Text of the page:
The Norwegian government has today refused a license to shoot 47 of Norway's 70 protected wolves, following an appeal and high-profile campaign from Friends of the Earth Norway. The announcement was made today by Vidar Helgesen, Norway's minister for climate and environment.
The Norwegian government concluded there was no legal basis under Norway's national protection law nor the Berne Convention to shoot protected wolves.
Norway's predator management authorities had threatened to destroy four wolf families in designated protected areas, in addition to 15 individuals elsewhere in Norway – 47 wild wolves, or 70% of the entire population of the endangered species. This prompted a strong reaction both in Norway and across Europe, and almost ten thousand individuals from Norway and across Europe emailed Minister Helgesen.
Silje Ask Lundberg, leader of Friends of the Earth Norway, said: "This is a very important victory for the most endangered mammal in the Norwegian fauna. This is the Christmas gift of the year to those who care for nature and endangered wildlife. We thank Minister Helgesen, who has stopped the mass slaughter of Norwegian wolves!"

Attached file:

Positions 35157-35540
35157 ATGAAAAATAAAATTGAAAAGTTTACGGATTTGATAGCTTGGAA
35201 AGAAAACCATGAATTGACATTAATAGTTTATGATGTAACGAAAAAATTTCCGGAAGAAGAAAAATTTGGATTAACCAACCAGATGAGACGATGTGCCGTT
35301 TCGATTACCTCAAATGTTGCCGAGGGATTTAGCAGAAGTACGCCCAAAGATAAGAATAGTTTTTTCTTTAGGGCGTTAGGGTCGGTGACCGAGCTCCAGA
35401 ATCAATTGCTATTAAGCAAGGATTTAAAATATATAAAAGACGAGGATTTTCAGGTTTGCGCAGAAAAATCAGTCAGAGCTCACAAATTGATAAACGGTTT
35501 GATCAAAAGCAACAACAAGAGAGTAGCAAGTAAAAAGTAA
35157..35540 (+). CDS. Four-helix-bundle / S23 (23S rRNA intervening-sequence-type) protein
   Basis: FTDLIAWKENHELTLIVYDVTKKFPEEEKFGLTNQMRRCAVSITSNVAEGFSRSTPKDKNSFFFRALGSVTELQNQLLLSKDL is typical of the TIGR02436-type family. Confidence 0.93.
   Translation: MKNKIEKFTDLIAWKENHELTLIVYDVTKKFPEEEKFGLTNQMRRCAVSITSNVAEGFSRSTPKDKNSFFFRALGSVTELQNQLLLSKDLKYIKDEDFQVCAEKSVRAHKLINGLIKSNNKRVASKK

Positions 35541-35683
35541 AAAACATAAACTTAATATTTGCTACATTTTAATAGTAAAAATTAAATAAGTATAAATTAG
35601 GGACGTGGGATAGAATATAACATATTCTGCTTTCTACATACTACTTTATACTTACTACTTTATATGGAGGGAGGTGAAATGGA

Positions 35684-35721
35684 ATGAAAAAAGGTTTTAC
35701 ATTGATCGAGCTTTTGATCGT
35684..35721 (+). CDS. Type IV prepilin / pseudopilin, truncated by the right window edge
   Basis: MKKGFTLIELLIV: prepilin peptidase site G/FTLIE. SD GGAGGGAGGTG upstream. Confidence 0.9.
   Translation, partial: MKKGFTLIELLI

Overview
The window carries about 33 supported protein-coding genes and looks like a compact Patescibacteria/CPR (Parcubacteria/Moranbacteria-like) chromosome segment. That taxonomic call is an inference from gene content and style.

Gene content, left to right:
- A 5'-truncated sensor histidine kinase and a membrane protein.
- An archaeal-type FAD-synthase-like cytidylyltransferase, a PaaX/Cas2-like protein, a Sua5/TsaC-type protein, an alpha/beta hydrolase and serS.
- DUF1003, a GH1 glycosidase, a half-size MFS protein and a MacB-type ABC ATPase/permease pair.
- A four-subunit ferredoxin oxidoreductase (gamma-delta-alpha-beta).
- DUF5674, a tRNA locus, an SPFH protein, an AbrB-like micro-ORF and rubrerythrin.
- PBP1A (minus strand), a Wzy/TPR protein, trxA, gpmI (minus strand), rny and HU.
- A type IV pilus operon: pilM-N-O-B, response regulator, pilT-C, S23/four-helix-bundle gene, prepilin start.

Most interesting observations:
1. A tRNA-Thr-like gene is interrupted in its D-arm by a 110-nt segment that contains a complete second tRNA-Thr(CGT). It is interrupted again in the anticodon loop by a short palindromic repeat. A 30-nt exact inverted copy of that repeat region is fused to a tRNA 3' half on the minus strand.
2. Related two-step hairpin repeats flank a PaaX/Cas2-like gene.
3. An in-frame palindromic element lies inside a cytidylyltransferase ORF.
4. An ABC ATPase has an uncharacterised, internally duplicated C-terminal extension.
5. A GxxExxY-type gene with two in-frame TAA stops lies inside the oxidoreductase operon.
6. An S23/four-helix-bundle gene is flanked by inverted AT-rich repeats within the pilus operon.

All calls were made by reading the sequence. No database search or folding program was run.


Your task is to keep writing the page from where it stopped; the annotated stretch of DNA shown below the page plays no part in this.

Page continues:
"The decision is hugely important, as it states that wolves who don't catch domesticated animals cannot be hunted down freely. This shows that the predator management authorities' efforts to shoot as many wolves as possible is inconsistent with current law. We want to thank everyone who has helped us to save Norway's wolf families. Together, we put the pressure on the government that made this possible. This is the people's victory for wolf in the Norwegian nature."
Three of the four wolf packs live in Norway's designated wolf area, and none of them pose any threat to grazing livestock, say Friends of the Earth Norway.